In one corner of an expansive room stacked high with computer towers, General Electric retiree Don Henel, “The Destroyer,” was happily ripping apart an obsolete computer in search of reusable parts.
“I destroy it,” he confirmed, using a screwdriver to pop a plastic housing from the interior of a dilapidated desktop model.
“I have zero warranty problems. None of my stuff comes back,” he joked.
Henel is one of 34 retired General Electric employees who shows up regularly at Building 262 on the Schenectady campus to take part in a computer rehabilitation program spearheaded by the Schenectady Chapter of the Elfun Society, one of GE’s many volunteering groups.
The company’s Capital Region volunteering community is the largest of more than 200 that GE boasts worldwide, according to spokeswoman Christine Horne.
Last year, local GE volunteers participated in 250 volunteer programs, an effort that involved the donation of 62,000 volunteer service hours, she said.
To donate used computers, monitors or printers, contact GE Elfun Computer Rehab of Schenectady at 385-9606 or visit its website.
The Schenectady Elfuns were responsible for about 10,000 of those hours, Horne noted.
Founded in 1928, the Elfun Society was originally envisioned as a means to develop enthusiasm, loyalty and team spirit at GE, but then evolved into a management organization used to keep communication channels open among company leaders. In the 1980s, the society turned its sights to volunteerism and community service.
There are about 1,500 members in the Schenectady Chapter of the Elfun Society, according to chairman Carl Erikson. Enrollment is down considerably from past years due in part to an aging membership and company downsizing, he noted. About 900 of the local Elfuns are senior citizens or retirees, he estimated. But that doesn’t stop the group from getting an impressive amount accomplished.
“We don’t have jobs anymore; we just work,” quipped Terry Lustofin as he led a tour of the expansive computer rehabilitation effort going on in Building 262. A retired quality systems and manufacturing engineering manager, Lustofin has run the computer rehab program for 13 years.
Room after room on the building’s second floor is filled with computer systems in various stages of rehabilitation. Two mornings a week, 25 or 30 volunteers show up to perform repairs, install software and wipe hard drives clean. Printers and copy machines are given new life as well.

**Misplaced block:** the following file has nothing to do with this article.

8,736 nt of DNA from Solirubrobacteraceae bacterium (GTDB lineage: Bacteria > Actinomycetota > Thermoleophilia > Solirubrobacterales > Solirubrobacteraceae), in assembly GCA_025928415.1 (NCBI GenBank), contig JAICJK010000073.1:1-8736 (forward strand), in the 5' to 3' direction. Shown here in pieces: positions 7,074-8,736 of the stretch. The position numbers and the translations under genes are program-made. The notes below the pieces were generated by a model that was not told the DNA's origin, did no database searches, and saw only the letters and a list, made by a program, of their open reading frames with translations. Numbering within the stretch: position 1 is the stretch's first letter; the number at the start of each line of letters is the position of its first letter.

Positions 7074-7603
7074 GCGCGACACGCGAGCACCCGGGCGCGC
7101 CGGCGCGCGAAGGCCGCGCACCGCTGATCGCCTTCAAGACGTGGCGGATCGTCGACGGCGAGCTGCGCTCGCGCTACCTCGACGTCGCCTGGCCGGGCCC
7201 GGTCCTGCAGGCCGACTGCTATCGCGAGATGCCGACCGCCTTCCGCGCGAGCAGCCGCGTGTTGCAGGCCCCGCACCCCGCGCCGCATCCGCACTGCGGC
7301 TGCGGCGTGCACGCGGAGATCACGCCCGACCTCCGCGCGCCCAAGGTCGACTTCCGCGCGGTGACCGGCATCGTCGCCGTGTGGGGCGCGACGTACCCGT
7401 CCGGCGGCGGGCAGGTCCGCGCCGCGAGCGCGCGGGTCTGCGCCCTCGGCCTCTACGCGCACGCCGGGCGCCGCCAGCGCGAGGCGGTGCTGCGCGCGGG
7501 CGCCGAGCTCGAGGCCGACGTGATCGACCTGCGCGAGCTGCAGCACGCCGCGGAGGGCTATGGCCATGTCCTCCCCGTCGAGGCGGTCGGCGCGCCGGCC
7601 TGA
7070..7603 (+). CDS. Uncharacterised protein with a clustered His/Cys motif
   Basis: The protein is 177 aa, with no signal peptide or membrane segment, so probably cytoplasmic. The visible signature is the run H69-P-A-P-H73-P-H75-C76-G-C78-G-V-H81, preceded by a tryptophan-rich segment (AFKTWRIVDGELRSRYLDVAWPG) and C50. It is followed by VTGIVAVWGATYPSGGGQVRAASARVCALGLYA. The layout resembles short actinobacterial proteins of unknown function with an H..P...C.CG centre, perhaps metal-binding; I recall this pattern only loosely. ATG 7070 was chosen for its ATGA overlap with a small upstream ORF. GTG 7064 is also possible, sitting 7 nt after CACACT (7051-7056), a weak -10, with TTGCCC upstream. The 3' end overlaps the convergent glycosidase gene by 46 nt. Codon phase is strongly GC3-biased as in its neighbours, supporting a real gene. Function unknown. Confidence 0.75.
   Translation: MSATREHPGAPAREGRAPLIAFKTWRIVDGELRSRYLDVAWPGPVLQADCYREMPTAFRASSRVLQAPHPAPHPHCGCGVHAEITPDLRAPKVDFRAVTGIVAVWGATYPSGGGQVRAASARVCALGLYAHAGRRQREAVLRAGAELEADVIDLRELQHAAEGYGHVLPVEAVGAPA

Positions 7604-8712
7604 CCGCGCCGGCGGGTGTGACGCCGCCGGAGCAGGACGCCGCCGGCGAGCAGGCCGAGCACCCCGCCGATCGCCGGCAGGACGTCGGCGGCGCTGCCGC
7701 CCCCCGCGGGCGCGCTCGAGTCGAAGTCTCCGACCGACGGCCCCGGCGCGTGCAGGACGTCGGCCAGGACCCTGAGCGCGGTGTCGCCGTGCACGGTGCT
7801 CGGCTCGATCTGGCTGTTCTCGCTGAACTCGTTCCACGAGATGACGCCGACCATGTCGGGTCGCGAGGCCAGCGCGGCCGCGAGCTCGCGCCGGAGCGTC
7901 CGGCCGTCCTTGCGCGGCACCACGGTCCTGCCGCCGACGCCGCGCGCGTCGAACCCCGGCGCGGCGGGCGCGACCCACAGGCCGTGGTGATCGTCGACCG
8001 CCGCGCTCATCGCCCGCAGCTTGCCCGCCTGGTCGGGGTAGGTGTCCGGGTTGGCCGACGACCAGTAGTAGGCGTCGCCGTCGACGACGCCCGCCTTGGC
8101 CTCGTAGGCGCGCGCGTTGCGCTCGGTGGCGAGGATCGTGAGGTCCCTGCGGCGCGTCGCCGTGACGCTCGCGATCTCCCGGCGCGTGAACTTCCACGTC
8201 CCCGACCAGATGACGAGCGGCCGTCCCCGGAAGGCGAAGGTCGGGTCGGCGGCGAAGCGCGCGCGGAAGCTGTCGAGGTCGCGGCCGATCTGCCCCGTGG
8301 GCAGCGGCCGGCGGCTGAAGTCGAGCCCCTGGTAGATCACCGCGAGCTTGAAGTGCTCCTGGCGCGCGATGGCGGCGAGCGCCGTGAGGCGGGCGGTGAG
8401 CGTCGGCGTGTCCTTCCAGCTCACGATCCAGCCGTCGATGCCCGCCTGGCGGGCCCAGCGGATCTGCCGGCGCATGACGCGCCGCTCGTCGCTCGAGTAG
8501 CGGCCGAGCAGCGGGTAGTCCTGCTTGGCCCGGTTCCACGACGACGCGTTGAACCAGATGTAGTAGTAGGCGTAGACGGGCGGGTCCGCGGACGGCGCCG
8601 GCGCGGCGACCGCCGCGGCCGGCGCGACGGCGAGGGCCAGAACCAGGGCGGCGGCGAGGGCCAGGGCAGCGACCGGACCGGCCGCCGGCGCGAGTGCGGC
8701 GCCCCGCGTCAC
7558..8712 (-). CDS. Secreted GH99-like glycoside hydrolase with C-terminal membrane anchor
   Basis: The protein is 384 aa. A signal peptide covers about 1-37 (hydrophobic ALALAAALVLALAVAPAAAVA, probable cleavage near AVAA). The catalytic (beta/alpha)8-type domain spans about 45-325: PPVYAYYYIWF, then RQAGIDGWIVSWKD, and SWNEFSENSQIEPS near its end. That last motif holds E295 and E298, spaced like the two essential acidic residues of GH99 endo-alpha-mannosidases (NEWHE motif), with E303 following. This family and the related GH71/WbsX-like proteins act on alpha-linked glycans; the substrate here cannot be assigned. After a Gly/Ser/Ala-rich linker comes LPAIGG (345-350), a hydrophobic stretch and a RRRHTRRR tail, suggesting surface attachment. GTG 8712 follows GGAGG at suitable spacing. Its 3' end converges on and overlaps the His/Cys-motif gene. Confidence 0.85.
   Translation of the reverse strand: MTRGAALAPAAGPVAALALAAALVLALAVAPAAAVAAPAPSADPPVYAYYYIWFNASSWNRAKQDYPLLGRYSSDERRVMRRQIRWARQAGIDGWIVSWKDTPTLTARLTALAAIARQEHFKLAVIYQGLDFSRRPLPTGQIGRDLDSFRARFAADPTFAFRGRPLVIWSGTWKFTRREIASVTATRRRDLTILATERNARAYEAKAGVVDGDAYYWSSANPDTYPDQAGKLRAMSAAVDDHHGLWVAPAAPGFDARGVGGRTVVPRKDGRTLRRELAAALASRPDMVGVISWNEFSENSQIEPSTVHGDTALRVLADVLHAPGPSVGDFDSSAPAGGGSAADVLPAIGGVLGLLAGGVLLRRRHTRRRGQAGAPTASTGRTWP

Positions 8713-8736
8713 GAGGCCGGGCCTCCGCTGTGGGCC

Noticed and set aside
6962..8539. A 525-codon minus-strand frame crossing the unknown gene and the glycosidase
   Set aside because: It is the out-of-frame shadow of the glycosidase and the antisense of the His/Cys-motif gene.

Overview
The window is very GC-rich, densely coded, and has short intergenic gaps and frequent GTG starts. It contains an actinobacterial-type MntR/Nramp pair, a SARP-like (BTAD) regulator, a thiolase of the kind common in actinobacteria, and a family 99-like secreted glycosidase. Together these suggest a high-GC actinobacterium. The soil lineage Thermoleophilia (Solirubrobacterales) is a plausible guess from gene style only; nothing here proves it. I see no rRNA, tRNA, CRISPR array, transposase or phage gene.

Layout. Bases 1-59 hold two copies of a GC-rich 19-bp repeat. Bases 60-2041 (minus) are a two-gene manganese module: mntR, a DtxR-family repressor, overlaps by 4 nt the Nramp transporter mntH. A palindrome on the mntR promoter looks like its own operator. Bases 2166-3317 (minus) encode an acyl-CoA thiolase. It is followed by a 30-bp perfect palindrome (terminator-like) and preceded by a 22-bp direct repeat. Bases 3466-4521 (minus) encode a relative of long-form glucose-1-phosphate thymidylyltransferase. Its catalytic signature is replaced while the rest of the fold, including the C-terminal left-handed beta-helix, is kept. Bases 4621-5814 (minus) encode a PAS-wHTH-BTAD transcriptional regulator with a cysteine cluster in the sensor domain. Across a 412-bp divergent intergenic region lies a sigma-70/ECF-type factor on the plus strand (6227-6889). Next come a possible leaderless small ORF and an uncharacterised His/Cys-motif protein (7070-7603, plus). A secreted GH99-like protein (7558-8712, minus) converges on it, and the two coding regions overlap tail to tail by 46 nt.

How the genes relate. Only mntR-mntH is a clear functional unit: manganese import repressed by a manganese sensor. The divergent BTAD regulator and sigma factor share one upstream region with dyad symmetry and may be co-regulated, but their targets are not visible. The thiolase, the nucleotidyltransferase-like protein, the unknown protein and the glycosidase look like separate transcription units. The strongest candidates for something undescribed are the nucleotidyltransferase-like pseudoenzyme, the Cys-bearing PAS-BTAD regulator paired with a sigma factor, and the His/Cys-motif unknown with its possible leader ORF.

The group, which has been in existence for about 20 years, rehabs about 50 systems each month, which are donated to nonprofit organizations and accredited schools.
Last year was their most productive one yet — 650 computer systems were rehabbed and donated. In total, the group has donated 10,000 systems and peripheral items.
“We have computers all over the world,” Lustofin noted proudly. “The majority of the systems go to people within easy driving distance of the Capital District, but we have computer systems that go with church missionaries down to South America, Africa. We’ve worked with Rotary groups that have donated equipment in Pakistan, India and Africa. This past year we donated computers to some schools down in Florida [and] Maryland.”
Fueled by donations from GE and the community, the volunteers never lack projects or requests for the end product of their efforts.
Down the hall from the computer rehab project, there’s a room that looks like it could be a satellite office for Santa’s workshop. It’s filled with shelves stacked with new toys, and nearby are workbenches where volunteers busily tinker. They’re not elves, but rather Elfuns, and once a week they get together to modify battery-operated playthings so they can be used by children and adults with disabilities.
Volunteers reroute the toys’ controls so that they can be operated by pushing a large button switch made from a peanut butter jar top. The switch can be secured to the headrest of a wheelchair or a wall, or simply set on a table.
General Electric provides the operation with an annual $5,000 grant, which volunteers use to purchase new toys. They go shopping for cartloads at a time and often get curious stares, recounted GE retiree John Hoff, co-chairman of the toy modification program.
“This is one of our favorites,” he said, picking up a black-and-white plastic cow with a body the shape of a softball. To work as the manufacturer intended, pressure needs to be put on the cow’s pliable snout to make the toy jiggle and emit silly sounds. Once modified, the cow can be set into action with the press of the jar-top button switch.
“It’s fun. You get to play with neat toys,” Hoff said of the toy modification effort.
Volunteers also adapt computer mice to make them easier for those with disabilities to operate, and they create special voice recorders used in speech therapy.
Since its inception in 1995, the group has donated approximately 3,000 toys to nonprofit organizations.
Local Elfuns also repair Talking Book machines for the blind and put on science programs for elementary school kids. They join in on many other volunteering ventures as well.